Top 10 Things To Do And See In Sardinia, Italy

Top 10 Things To Do And See In Sardinia, Italy
Sardinia, a wild island placed in the middle of the Mediterranean Sea, has so many beautiful places and activities to offer that it often becomes bewildering to choose one over others.
Nuraghe Ruju © M4rtin/Flickr


A nuraghe is a megalith dating back millennia which still exists in certain areas of Sardinia. It is fascinating to see how these past structures have dealt with untamed nature, standing firm, unyielding today. Over 7,000 nuraghi are dotted across the island and can be visited for free, or with a guide who will drive visitors through the meandering paths of these habitations from the past. The most notable are: Su Nuraxi, Nuraghe Santu Antine, Nuraghe Losa, Nuraghe Orrubiu and Nuraghe Palmavera.

La Casitta

If you are desperately seeking an authentic stay amidst the untamed nature of the island, La Casitta is the perfect hotel. This residence is located on the secluded island of Santa Maria in the Archipelago de la Maddalena, on the northern part of Sardinia, and offers a wide range of first-class services, such as delicious food and room service, a boatman who can ferry customers around the nearby islands, and a chef at hand to cook private meals. The villas boast wonderful, refined furnishings and all the facilities tourists in search of high luxury will need.

via Cesare Battisti 2, La Maddalena, Otranto, Italy, +39 329 370 5621


Through the ages Sardinia experienced different influences and dominions, most notably those of the Phoenicians and of the Romans. In Nora, a town located near Pula and Cagliari, these influences are more or less visible, which makes it an interesting spot for those who want to delve into local history between one beach and the next. If this is not enough, then why not visit the nearby Spanish tower of Castellazzo, which can offer an enchanting panoramic view of the sea and the coastline?

Corrado Conca

Corrado Conca is one of the many guides who propose itineraries around and through the island. Excursions are organized on a daily basis, generally in the morning, so that the scorching sun does not prevent tourists from enjoying the wonders of nature. Climbing, hiking, diving, and coasteering are just some of the activities offered by the guide, who attempts to satisfy that need for adventure that Sardinia inspires.

Castelsardo at night © Intellicaviar/Flickr


Regarded as one of the most beautiful burgs in Italy, Castelsardo dates back to the Middle Ages and combines nature and civilisation in surprising ways. Thanks to its overhanging location near Sassari, in the northern part of the island, this fortification has survived many invaders and attackers throughout the ages and still retains several ancient buildings and beautiful nuraghi, which probably functioned as strongholds. Castelsardo is a must-visit and can be slotted in along with the beaches that surround it.

Grotte di Nettuno

The so-called Caves of Neptune are located between Porto Conte and Capo Caccia and are regarded as some of the most marvelous Sardinian natural caves. They can be reached either through a short hike or by boat from the port of Alghero. There are also daily guided tours which provide tourists with information and facts about the area. There’s nowhere better to see how the sea shaped the land than in this, one of the most beautiful natural caves of the whole island.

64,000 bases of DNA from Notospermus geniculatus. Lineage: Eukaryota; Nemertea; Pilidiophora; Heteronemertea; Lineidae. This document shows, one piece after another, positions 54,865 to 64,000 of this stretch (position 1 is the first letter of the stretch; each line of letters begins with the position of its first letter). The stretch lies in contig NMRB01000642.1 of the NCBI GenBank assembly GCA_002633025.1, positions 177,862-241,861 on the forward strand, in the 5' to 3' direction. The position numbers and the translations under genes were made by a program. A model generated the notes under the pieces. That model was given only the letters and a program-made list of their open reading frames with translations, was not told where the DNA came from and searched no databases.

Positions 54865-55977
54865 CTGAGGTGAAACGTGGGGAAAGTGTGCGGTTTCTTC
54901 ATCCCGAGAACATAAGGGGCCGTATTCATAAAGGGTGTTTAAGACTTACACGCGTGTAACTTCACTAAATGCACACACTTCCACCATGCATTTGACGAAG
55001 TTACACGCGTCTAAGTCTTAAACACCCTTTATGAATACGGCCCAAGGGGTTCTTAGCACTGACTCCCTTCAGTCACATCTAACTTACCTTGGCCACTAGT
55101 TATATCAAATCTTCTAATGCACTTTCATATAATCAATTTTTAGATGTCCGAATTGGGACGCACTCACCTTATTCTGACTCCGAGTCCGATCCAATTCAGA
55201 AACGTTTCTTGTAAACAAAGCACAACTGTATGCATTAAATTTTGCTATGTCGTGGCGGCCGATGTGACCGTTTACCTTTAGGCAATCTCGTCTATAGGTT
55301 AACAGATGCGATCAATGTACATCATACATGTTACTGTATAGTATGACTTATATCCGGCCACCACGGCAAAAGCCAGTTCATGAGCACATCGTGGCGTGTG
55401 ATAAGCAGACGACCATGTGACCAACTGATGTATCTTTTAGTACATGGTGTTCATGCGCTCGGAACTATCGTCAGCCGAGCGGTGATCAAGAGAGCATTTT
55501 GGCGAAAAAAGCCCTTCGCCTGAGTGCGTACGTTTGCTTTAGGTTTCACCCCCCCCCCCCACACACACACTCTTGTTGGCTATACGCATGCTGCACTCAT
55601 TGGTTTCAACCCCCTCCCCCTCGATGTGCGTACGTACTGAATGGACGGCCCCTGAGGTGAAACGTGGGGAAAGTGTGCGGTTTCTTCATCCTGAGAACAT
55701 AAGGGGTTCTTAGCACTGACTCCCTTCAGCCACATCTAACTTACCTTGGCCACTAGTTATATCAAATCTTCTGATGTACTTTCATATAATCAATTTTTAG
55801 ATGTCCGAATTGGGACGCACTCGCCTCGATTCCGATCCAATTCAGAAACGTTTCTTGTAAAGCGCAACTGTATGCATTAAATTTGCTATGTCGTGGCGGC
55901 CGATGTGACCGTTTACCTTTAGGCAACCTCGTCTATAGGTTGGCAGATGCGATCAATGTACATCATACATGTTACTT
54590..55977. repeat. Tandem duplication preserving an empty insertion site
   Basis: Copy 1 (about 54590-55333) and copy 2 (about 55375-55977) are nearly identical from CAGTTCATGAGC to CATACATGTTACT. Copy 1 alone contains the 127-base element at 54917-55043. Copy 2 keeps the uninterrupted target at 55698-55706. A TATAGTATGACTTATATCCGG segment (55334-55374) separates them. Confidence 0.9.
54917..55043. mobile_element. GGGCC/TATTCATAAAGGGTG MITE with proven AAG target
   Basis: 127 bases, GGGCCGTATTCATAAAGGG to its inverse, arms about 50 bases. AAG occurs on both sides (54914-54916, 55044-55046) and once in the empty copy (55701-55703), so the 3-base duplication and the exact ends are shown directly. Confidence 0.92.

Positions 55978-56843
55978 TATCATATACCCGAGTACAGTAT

Situated in the north-western corner of Sardinia, Alghero offers year-round mild temperatures and sunny days to all tourists. Its proximity to the sea makes this an essential feature of this Catalan burg and an excellent destination to check off every tourist’s list. Taking a break from the seaside, visitors should explore the streets and the beautiful buildings of the city, along with the enchanting restaurants and eateries that pepper the corners.

A view of Carloforte © Gilles Messian/Flickr


Located in the archipelago of Sulcis in the south-east of Sardinia, Carloforte is the only populated town of the island of San Pietro. It was originally inhabited by Ligurian fishermen, who settled there, importing their dialect and customs into Sardinia. The island of San Pietro can be reached by ferry boat from Calasetta or Portoscuso and offers enchanting views of the pure, unadulterated nature which is dominant in this area of Italy. The town is incredibly lovely, with just over 6,000 inhabitants, and will be a memorable stopover on any tourist’s holiday.


Gorropu is the European-slash-Italian Grand Canyon – but smaller, of course. It used to be the safe haven where the Sardinians could find refuge when invaders landed on their shores. A number of legends arose through the centuries, many of them linked with dangerous supernatural creatures living in the meanders of the gorge, others to do with idiosyncratic aspects of Gorropu, such as the fact that it is possible to see the stars in broad daylight – apparently.

Cala Mariolu © Roberto Cossu/Flickr

Cala Mariolu

Cala Mariolu is one of the most beautiful beaches on the entire island. With its crystal-clear waters and the peculiar pink stones which ornament the sand, this beach will leave an indelible mark on any tourist’s holiday, whether they are alone, with a partner, with friends or with a family. There are several opportunities in Cala Mariolu to enjoy its natural beauty by exploring the area or simply by relaxing on the beach.